Herald-Leader Editorial

House GOP ups nutrition cuts

High cost would come due in future

August 9, 2013 

Just as the battle against childhood obesity starts to score some victories, the narrow political agenda of House Republicans threatens to undercut the progress.

A Centers for Disease Control report found that obesity was on the decline for children in 18 of the 40 surveyed states, the first reported decline in years. But those gains are jeopardized by ideologically extreme Republicans who have committed to shredding the American safety net, with special zeal for destroying the Supplemental Nutrition Assistance Program, known as food stamps.

After the House failed to ram through a farm bill that made $20 billion in cuts to the program and then shamefully passed a farm bill that failed to reauthorize the program for the first time in 40 years, the Republican chair of the House Agriculture Committee, Rep. Frank Lucas of Oklahoma, has announced that he will propose legislation that would slash food stamp funding by $40 billion.

A study by the Health Impact Project found that the proposed $20 billion cut would eliminate 5 million people from the program, increase poverty, contribute to food insecurity for millions of children and cost billions in preventable health care expenses.

The new House Republican proposal would cut off aid to even more recipients by eliminating waivers, which states use in times of high unemployment, to ease the strict work requirements for aid. A Center on Budget and Policy Priorities report found that the new proposal would cut aid to an additional 2 million to 4 million low-income individuals, including 88,000 Kentuckians.

"The extreme cuts would hurt Kentuckians who are participating in SNAP who can't find a job regardless of whether they are looking for a job or not," said Ashley Spalding of the Kentucky Center for Economic Policy, who said that Kentucky has one job for every three job seekers.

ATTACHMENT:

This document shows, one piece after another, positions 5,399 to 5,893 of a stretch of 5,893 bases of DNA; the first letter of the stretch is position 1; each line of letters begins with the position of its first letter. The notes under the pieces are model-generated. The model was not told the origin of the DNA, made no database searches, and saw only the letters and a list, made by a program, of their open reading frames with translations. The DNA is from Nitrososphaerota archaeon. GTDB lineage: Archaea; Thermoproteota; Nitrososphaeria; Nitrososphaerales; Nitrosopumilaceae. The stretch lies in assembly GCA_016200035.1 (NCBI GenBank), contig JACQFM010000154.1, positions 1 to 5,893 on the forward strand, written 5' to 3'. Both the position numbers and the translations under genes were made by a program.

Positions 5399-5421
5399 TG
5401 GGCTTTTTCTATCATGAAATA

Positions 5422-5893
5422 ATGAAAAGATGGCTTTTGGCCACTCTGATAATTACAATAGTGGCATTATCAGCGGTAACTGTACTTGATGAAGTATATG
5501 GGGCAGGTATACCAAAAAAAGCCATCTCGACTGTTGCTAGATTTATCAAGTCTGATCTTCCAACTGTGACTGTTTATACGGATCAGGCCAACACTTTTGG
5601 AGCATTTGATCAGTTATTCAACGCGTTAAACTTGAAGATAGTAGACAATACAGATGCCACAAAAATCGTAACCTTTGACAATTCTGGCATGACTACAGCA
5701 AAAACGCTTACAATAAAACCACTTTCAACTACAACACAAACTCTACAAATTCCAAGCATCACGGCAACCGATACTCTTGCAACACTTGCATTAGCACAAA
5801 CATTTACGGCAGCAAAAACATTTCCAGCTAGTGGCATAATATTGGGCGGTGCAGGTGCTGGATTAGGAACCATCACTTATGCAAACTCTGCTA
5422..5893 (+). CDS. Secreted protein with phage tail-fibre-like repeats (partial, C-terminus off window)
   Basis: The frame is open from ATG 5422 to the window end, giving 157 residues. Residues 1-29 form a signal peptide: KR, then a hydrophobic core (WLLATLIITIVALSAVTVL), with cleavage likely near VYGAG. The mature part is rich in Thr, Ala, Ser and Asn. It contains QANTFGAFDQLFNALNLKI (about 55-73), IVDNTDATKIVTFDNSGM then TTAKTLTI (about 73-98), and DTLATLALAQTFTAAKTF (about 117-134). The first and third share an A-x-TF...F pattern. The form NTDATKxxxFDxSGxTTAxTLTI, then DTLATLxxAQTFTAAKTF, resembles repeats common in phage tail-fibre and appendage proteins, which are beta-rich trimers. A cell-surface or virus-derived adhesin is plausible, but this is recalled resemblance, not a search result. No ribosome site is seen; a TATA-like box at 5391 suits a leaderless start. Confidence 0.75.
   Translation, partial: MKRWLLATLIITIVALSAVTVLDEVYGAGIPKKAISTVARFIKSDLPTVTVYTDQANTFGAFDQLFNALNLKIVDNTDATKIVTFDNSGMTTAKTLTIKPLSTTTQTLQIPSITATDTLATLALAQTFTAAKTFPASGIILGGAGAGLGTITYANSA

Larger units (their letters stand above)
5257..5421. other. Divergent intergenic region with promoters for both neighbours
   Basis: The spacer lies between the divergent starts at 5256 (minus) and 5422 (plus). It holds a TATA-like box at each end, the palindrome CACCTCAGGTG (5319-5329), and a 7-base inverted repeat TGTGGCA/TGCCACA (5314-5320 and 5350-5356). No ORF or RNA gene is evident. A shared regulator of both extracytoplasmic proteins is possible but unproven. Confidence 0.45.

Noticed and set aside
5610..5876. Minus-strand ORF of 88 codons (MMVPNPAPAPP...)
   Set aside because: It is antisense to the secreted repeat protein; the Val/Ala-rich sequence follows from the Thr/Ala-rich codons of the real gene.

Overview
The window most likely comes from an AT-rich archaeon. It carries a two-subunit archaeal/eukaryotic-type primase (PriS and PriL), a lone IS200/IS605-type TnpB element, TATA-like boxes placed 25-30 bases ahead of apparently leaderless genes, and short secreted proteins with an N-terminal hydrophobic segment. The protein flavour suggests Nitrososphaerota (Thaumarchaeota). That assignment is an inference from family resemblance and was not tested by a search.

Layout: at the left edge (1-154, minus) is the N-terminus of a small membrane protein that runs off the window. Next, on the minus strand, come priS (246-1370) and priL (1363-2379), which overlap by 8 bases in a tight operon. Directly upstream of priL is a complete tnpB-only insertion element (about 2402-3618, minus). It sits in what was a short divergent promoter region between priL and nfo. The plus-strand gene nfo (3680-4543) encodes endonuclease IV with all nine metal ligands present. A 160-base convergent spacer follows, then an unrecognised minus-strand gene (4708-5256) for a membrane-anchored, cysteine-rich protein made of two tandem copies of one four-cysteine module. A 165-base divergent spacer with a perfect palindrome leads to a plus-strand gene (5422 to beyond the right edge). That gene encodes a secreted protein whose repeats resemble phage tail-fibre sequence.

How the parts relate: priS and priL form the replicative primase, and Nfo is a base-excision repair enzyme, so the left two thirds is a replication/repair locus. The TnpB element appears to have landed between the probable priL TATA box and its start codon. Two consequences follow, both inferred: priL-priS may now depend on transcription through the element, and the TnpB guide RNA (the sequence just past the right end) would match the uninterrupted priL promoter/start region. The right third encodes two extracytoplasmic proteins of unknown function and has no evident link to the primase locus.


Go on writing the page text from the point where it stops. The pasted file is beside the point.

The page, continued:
The cuts in government nutrition assistance would come as private food donation programs are already stretched thin. "We're very concerned with any cuts to the SNAP program at a time when one in six Kentuckians don't know where their next meal is coming from. We're barely keeping up with the pace of the demand," said Tamara Sandberg, executive director of the Kentucky Association of Food Banks.

Such draconian cuts would penalize the disabled, elderly, working adults and children who make up 92 percent of food stamp recipients.

And, counter to Republican demands for fiscal responsibility, the proposed cuts would incur much greater health costs down the line. More children would grow up with heart disease, diabetes and high blood pressure from diets of cheap starches and highly processed foods, as well as with developmental disabilities resulting from poor nutrition in the early years.

Cutting nutrition assistance expenditures, which inject $1.70 into the economy for every dollar spent, would also weaken the already tepid economic recovery by hurting consumer spending.

The advances against childhood obesity could easily be reversed by policies that force low-income families to buy even cheaper food with less nutritional value for their children. Already, the obesity rates are much higher among low-income preschoolers (one in seven) and minorities (nearly one in five for black preschoolers) than the national average of one in eight. Worsening this inequality would be nothing to be proud of.

Congress would do well to recoil from the spiteful and unnecessary cuts that will increase poverty, inflate deficits and worsen the lives of millions. And Republicans should stop elevating extreme agendas over the health of children.

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